Heyer, Georgette. April Lady.

NY: Putnam, 1957.

In nearly all her Regency romances, Heyer showed herself to be a master of character portrayal. This one, unfortunately, is something of a failure in that regard. Well, no one gets it exactly right every time.

Nell is the young bride of the much older Lord Giles Cardross, and though she fell in love with him at first sight, she’s still not exactly sure why he chose her. He had had a mistress for years, so it must simply have been a matter of convenience for him, right? But she’ll try to be blasé about it, not hang on his sleeve and demand anything more than polite civility. That’s how things are done at her level of society. And, of course, Nell has everything completely wrong. Giles is very much in love with her, too — but his dignity, apparently, won’t allow him to say so, and her carefully maintained distance convinces him she only married him for his fortune. Nell, meanwhile, has turned out to be a terrible spendthrift with no sense of economy, spending three hundred pounds on a single party dress. And she’s been giving money to her gambler brother, against her husband’s strict instructions. Moreover, Giles’s kid sister, the totally self-involved Letty, still a minor and therefore her brother’s ward, is even worse than her sister-in-law when it comes to not controlling her spending, and she’s also determined to marry a proper young secretary at the Foreign Office, who is of good family but has no money at all. Then Nell turns up a dressmaker’s bill that she had forgotten to give to Giles and becomes terrified that he’ll do something terrible if he discovers that she had apparently held out on him. The rest of the story concerns Nell’s continuing panic as she tries to come up with the money to pay the dunning creditor, and her attempts to keep Letty from doing something truly stupid, and to get her brother to help her raise the funds she needs. The thing is, none of these characters, with the possible exception of Mr. Allandale (the diplomat-in-training), is at all sympathetic. Nell and Giles could solve all their problems they don’t even realize they have by simply trusting each other and talking for an hour. Letty is unremittingly selfish and needs to be sent off to a seminary until she’s of age. Her conspiratorial girlfriends are even worse. Nell’s brother would benefit from a spell in debtor’s prison. The old Heyer, the one whose writing sparkles, finally shows up only in the last fifty pages, but that isn’t enough to redeem the book. It’s quite a disappointment.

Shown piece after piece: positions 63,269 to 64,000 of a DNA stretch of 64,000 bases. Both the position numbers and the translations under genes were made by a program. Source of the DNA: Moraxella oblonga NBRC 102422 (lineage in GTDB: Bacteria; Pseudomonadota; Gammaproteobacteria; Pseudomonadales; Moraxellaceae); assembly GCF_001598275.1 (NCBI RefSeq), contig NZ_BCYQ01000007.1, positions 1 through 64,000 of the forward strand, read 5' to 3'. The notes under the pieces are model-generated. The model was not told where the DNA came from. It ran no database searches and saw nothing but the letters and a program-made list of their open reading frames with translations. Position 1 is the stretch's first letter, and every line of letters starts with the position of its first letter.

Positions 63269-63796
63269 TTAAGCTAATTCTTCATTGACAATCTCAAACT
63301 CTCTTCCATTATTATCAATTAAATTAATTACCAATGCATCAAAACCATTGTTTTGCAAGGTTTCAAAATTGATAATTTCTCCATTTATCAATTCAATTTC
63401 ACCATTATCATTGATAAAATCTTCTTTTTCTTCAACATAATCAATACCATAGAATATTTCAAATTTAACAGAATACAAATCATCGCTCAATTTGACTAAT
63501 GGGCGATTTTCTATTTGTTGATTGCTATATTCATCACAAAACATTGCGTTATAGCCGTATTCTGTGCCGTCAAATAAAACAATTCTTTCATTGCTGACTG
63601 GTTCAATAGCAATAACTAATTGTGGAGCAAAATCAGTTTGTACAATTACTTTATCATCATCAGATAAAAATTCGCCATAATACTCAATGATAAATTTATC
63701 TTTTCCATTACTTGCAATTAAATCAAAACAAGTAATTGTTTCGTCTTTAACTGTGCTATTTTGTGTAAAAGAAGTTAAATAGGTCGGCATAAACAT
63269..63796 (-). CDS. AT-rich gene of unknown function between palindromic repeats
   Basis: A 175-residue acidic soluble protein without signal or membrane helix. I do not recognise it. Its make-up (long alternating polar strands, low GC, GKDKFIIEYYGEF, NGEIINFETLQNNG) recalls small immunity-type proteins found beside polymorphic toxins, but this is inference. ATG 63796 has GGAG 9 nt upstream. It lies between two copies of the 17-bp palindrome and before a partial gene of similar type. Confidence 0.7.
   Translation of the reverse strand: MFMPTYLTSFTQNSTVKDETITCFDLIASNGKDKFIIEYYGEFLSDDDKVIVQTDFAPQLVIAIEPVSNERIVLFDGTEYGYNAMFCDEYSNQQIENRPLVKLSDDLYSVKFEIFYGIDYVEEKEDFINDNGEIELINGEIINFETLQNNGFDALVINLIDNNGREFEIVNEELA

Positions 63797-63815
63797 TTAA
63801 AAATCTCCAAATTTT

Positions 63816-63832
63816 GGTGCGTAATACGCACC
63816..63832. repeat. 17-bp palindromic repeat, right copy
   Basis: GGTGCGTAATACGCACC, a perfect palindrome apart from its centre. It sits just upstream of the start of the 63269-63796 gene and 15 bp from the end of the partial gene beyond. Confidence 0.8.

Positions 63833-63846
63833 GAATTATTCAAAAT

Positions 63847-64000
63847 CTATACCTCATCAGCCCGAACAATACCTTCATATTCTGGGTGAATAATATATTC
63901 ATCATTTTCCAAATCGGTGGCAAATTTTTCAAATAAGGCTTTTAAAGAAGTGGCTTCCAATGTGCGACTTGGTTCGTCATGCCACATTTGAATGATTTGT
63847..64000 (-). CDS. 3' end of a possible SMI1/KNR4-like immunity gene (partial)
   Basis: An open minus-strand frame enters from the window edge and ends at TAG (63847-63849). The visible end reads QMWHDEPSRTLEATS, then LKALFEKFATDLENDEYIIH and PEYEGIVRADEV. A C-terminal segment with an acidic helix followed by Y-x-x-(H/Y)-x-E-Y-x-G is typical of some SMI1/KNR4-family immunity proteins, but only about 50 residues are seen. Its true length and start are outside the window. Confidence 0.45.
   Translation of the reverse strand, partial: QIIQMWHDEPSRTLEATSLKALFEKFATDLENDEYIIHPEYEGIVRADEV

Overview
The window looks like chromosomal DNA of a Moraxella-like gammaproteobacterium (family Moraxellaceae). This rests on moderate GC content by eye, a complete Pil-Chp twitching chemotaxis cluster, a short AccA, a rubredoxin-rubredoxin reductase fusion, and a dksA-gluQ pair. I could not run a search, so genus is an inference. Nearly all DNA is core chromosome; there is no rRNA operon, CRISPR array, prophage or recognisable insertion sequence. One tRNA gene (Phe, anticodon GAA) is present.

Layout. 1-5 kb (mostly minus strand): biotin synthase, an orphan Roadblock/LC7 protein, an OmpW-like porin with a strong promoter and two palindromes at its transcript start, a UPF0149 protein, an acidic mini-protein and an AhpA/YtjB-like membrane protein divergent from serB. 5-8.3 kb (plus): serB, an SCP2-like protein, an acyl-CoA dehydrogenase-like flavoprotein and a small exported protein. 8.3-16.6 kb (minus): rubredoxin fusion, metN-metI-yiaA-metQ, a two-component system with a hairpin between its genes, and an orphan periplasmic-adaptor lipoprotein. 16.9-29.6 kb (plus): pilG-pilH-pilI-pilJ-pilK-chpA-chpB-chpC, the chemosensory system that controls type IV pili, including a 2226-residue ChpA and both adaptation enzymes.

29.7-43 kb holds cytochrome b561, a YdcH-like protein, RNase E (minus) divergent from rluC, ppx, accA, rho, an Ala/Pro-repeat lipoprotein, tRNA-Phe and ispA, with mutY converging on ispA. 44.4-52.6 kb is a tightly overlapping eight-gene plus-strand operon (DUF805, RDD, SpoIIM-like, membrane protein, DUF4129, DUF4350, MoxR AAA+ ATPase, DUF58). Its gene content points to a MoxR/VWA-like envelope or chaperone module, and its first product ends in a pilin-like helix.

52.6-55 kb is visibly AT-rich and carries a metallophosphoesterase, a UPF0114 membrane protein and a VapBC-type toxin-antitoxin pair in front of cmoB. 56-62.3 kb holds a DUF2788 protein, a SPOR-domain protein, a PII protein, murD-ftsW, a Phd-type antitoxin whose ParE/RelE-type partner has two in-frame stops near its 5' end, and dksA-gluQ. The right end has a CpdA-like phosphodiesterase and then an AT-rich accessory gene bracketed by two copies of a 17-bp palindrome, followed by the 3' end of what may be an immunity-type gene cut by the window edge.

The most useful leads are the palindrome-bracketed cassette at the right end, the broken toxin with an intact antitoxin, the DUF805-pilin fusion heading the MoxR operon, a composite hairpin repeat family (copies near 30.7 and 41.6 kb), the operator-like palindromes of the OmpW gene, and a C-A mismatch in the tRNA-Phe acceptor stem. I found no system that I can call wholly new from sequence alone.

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Published in: on 13 May 2012 at 6:19 am  Leave a Comment  
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